• Though often used interchangeably, Yoga registries, certifications, and licenses are fundamentally different things and require different levels of proven aptitude and/or experience.  Yoga registries are the most common and least stringent of the three.  These organizations, such as Yoga Alliance, categorize registrants by the level of training they have received and the amount of teaching experience the individual has (both expressed in hours).  There is no exam to qualify for registration, and the requirement needed to be listed in the registry with a designated title is that the training hours and teaching hours for that designation be met, more often than not through a registered school.  Since Yoga registries are very inclusive to Yoga styles and traditions, a particular designation will have variable representation of aptitude and skill.


    • Yoga certifications are issued through individual schools and/or traditions and styles; they are a way of identifying students and teachers that have attained a certain level of achievement, often a level which makes them fit to teach in that tradition or style.  Within the Yoga school, the certification signifies a particular level of achievement and fitness to teach.  Across Yoga schools, certifications will have various meanings.  And so certifications are almost always honored only within the style or tradition.  Within the Viniyoga tradition, we have teacher and therapist certifications which identify students that have not only met the requirements of specific trainings but also who completed regular evaluations, passed the required exams, and/or demonstrated the necessary level of mastery via independent research.  Other Yoga schools have their own requirements for certification and certification may mean different things.



    • Yoga licenses are rarely found but some governments have started to consider the need for them.  Licensing is typically administered by a government body or by an organization acting in accordance with government requirements.  Licenses can be issued by local or national governments or by independent organizations.  The purpose of the license is to permit the individual to work in the field or role for which the license applies.  In many places, Ayurvedic practitioners, naturopaths, homeopathic doctors, massage therapists, and chiropractors require a license.  Licensing almost always involves examination and an agreed upon scope of practice and it offers a standardization of the prerequisites to work in a field.  One of the reasons a Yoga licensing body has not been developed is precisely because there are so many traditions and styles of Yoga, each with its focus and approach.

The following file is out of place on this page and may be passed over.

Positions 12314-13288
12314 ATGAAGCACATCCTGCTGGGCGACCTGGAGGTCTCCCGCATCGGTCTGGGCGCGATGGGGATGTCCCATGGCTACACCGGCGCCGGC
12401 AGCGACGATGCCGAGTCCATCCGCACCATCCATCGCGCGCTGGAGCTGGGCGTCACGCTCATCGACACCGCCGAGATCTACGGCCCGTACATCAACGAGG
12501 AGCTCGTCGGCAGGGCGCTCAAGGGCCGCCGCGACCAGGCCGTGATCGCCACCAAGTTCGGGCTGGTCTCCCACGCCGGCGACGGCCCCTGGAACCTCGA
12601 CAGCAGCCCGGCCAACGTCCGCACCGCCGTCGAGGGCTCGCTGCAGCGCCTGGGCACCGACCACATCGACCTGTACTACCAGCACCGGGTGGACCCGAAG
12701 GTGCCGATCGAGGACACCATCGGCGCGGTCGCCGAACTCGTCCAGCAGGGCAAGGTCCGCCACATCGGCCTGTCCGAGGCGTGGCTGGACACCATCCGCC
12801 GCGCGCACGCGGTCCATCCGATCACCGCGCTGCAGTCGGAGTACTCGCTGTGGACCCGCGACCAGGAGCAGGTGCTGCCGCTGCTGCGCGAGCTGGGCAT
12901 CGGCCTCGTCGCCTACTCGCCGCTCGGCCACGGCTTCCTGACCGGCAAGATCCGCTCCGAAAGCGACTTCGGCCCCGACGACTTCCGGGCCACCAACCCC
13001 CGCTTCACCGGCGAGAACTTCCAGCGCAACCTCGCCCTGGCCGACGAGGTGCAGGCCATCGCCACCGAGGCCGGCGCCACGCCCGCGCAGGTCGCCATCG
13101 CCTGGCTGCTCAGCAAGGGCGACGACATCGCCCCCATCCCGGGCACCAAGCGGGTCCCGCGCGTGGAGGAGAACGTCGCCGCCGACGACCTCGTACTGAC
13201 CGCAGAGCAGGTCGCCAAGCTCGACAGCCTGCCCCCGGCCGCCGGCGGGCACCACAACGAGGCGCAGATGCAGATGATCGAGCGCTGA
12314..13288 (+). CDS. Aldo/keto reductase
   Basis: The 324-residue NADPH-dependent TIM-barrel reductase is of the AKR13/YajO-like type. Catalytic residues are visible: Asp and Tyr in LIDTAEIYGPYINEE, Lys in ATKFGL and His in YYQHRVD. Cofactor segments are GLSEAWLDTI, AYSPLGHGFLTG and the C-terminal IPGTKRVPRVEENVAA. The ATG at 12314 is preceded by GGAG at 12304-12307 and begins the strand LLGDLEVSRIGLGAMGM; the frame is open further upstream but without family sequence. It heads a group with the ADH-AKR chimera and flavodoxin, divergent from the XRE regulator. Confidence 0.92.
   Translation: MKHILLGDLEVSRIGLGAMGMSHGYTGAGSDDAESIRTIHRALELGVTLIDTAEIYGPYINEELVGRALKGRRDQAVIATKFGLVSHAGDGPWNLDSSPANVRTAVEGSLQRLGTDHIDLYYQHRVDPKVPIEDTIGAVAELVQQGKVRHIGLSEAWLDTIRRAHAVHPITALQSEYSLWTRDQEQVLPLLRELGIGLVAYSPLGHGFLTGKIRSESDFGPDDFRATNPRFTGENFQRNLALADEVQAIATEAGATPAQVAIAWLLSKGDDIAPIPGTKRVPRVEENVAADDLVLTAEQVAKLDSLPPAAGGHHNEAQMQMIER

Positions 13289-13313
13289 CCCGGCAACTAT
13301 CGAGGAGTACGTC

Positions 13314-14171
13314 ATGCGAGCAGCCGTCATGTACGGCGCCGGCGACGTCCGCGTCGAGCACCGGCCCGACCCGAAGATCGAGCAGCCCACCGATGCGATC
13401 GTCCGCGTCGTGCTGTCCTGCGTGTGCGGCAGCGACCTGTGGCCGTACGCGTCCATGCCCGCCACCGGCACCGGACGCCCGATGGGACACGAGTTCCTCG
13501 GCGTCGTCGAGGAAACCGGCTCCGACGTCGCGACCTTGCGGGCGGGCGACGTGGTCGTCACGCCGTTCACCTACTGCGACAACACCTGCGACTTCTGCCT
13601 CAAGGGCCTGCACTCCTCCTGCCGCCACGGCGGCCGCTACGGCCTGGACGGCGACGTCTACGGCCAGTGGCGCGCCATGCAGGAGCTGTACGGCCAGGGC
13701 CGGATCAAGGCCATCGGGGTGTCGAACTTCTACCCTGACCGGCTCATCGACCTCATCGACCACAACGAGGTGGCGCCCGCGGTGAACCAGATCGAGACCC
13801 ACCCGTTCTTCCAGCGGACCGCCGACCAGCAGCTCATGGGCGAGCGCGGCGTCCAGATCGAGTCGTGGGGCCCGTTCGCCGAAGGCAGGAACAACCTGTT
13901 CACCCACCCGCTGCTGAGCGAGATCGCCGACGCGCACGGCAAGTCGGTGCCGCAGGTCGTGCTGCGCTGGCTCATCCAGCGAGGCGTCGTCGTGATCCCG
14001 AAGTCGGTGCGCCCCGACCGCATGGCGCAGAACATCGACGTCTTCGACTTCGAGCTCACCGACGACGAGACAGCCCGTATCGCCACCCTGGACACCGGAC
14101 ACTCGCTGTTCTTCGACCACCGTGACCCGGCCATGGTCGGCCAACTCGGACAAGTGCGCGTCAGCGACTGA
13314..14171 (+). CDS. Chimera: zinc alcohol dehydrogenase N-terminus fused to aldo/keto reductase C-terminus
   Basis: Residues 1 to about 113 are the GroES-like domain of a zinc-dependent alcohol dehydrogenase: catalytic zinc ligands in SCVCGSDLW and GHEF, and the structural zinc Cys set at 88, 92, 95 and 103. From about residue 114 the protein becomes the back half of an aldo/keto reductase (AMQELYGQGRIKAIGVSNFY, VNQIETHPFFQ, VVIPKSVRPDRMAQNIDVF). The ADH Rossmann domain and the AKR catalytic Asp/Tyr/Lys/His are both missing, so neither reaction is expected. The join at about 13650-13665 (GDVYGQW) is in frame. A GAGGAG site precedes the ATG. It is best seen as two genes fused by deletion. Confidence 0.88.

1. Is it true that KHYF was involved in a scandal?
    • The KHYF was not involved in a scandal.  In 2012, Kausthub Desikachar, who co-leads the KHYF was accused of inappropriate conduct.  Allegations were filed in Austria and investigated.


  1. What is the status of the allegations?
    • After a preliminary investigation, no illegal conduct was found and the investigation was closed without charges being filed.


  1. Who guides the KHYF?
    • The KHYF is led by Menaka Desikachar, the most senior teacher of the institution and TKV Desikachar’s wife.  She is the spiritual head of the institute. Her son, Kausthub Desikachar, is the Chief Yoga Therapist and Trainer of this institution as well as the Chief Executive Officer. His father chose and trained him to become the lineage holder of the Viniyoga tradition with the dharma of passing it to the next generation. He is an academic doctor from the University of Madras where he made a thesis on Yoga and quality of life. Dr. Kausthub Desikachar travelled for the last two decades around the whole world to teach Viniyoga. He wrote many books on Yoga that became a reference in the world, along with his father as well as alone, which include a recent commentary of the Yoga-Sūtra of Patañjali. He is also a very talented photographer and poet.


  1. What is KHYF’s Code of Ethics?


    • Our emphasis within this tradition is to maintain the integrity of the teachings and the teacher-student relationship that helps pass them down from one generation to the next.  The safety of students is our first and foremost concern.



  1. What is the benefit of studying with KHYF?
    • The KHYF, though a relatively new institution, is helmed by the senior most teachers in the Viniyoga lineage, who represent a wealth of knowledge in Yoga in general and in the Viniyoga tradition in particular.  The tools and skills you will learn at the KHYF are powerful and adaptable, so much so that they have been used by organizations like the KHYF and KYM in therapeutic contexts to address very serious chronic conditions that are not remedied with conventional medical approaches.  Studying at the KHYF you will learn how to integrate many of these tools in your own practice and how to better serve your own students in theirs.


  1. Why is it beneficial to have a mentoring relationship?
    • Many student teachers will go to a teacher training or workshop and leave inspired with new knowledge but they won’t have ongoing support from the workshop leads.  A mentoring relationship acknowledges that all of us are on a journey.  We grow and evolve.  We change.  And these changes make us ready for more challenges experiences and enable us to receive deeper knowledge.  This readiness does not come by attending workshops, and certainly don’t typically happen during workshops.  They are the result of deep self reflection and study, and they benefit greatly from the guidance of a teacher who is further along the path.  Through mentoring, new experiences that suddenly come up can be shared, evaluated, understood, and integrated, helping the individual continue to grow and evolve.